Richard Stainer (Letters, December 13) is surprised that I see any value in Ofsted and seeks to diminish Ofsted as an organisation. Shooting the messenger is one way to feel better about bad news, but it doesn’t fixes anything.

Of course, Ofsted judgments are made by people, and people are not perfect. There are bound to be cases where Ofsted inspectors have not been as objective as they, or we, would like. But, crucially, all state schools in England are judged under the same imperfect system.

The withering criticism of Suffolk County Council is that, compared to the Ofsted judgements made across the rest of England, Suffolk schools have not improved enough. It is a criticism based on the county’s relative performance, not its absolute performance. So it doesn’t matter much what Mr Stainer thinks of the quality of Ofsted as a body, unless he has evidence that Ofsted works differently in Suffolk than elsewhere, Ofsted’s criticism remains valid.

As to why England hasn’t moved up the PISA ranking, I’d suggest that has more to do with the perverting effect of chasing targets than anything to do with Ofsted. It is Suffolk County Council’s myopic focus on narrowly defined targets at KS2 and KS4 that leads them to think closing Good and Outstanding schools will improve matters.

-- J H Lee, Bury St Edmunds


Over the past month there have been many letters in support of a University Technical College (UTC) for Bury St Edmunds. This would be a huge benefit to practical learners in the area.

These students tend to find it easier to learn the academic content of their courses if they can apply it to a practical situation. This approach has been one of the strengths of the current system in Bury St Edmunds, where the more practical learner has access to a greater range of facilities that are available in middle schools, from an earlier age.

At a time when this country is desperate for engineers and skilled manual workers with the ability to work hands on, we need to grasp the opportunity of a UTC for this area. We live in a region of highly mechanised industries especially food processing, brewing, agriculture and aerospace, all requiring a consistent supply of well trained young people.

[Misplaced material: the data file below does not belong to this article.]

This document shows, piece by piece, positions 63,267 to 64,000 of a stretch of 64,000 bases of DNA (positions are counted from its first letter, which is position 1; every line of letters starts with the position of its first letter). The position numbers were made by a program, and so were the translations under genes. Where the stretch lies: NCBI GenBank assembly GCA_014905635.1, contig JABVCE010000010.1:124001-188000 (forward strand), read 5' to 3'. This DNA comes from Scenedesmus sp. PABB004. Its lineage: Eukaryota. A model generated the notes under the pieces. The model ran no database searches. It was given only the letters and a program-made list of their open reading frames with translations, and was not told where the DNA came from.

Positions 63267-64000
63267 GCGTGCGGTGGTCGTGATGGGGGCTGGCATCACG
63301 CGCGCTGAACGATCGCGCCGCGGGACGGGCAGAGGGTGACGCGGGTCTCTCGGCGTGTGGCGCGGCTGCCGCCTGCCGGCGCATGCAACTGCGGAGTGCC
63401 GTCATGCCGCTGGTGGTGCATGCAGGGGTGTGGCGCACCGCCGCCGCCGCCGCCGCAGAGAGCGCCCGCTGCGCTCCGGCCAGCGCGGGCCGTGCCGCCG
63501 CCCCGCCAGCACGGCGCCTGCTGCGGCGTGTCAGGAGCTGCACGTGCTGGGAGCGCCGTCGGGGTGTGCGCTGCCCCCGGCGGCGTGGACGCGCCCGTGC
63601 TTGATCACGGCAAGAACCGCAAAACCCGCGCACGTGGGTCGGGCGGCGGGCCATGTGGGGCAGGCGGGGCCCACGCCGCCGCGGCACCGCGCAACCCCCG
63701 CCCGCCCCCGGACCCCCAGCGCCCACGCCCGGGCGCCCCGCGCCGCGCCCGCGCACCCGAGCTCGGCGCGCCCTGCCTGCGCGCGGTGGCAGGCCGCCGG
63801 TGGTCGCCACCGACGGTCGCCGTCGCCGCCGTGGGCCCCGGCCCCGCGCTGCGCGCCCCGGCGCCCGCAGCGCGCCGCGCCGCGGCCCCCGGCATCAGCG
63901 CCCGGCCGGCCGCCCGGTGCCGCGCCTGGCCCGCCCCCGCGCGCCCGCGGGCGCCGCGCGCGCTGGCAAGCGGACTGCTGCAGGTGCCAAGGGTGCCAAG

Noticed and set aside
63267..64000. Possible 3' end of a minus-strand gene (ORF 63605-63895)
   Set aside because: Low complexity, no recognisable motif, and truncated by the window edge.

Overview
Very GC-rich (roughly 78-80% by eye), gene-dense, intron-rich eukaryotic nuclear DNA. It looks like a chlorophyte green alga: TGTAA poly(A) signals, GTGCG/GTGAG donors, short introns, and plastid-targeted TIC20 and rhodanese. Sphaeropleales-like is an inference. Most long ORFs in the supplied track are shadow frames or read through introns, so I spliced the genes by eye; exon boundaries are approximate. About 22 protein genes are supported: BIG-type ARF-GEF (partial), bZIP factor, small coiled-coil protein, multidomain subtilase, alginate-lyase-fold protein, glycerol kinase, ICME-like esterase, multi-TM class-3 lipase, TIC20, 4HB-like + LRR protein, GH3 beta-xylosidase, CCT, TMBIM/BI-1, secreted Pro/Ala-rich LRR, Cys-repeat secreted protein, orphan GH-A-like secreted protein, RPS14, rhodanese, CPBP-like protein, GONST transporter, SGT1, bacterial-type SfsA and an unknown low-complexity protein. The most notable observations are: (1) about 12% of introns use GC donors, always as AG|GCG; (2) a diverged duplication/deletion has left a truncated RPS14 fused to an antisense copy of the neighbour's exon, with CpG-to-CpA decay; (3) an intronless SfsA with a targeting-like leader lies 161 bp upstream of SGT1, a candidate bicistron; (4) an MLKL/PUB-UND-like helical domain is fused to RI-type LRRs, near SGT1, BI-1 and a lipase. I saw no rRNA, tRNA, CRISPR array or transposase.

I hope these considerations are taken into account during the SOR process, as now is the time to give all students real choice, as well as developing the skills needed to make them more employable in our increasingly challenging industries.

-- J Salmon, Bury St Edmunds


Am I the only one who, when traipsing around departmental/large stores behind the lady in our lives – choosing a dress, handbag, cosmetics etc – would ‘sell their soul’ for a seat to perch on? Provision is made if you want to buy a pair of shoes, or if you are happy to look like a voyeur outside the ladies changing cubicles, and that’s it. Is it asking too much to have the odd chair available for those of us perhaps not in the prime of our lives, and possibly slightly irascible, who as often as not hasten our ladies out from (usually dress shops) before they have made a choice?

The equation is simple: Customer + chair for partner + allowing time to make choice = sale QED.

-- Brian Davies, Bury St Edmunds


I agree with Karen Cannard asking shops to close their doors (Bury Free Press, December 6) but for us older people with trollies and mothers with prams, it is a problem. To open the door is not easy, but on coming out one is pushed violently in the back as the door closes and pushed out on to the pavement – not funny, I can assure.

-- Elsie Wicks, Bury St Edmunds


On behalf of all at Bury St Edmunds Deaf Centre, we would like to express our thanks to staff at both The arc shopping centre and Asda Bury for allowing to sign our Christmas songs. The support and atmosphere from the public on both occasions was amazing, helping us to raise £800 in The arc and £500 at Asda.

This will be a great help when providing facilities for the deaf and hard of hearing community in our area.

Thanks to all who signed, all who donated and both venues for allowing it to happen.

-- I A Frost, Suffolk Deaf Association


Congratulations to Bury St Edmunds’ Church Walks Charities with Val and Simon.

They have now raised more than £91,000 for local causes.

Next year they are raising more funds for the Citizens Advice Bureau.

-- Brian Cash, Bury St Edmunds

A selection of readers’ letters from the Bury Free Press of Friday, December 20.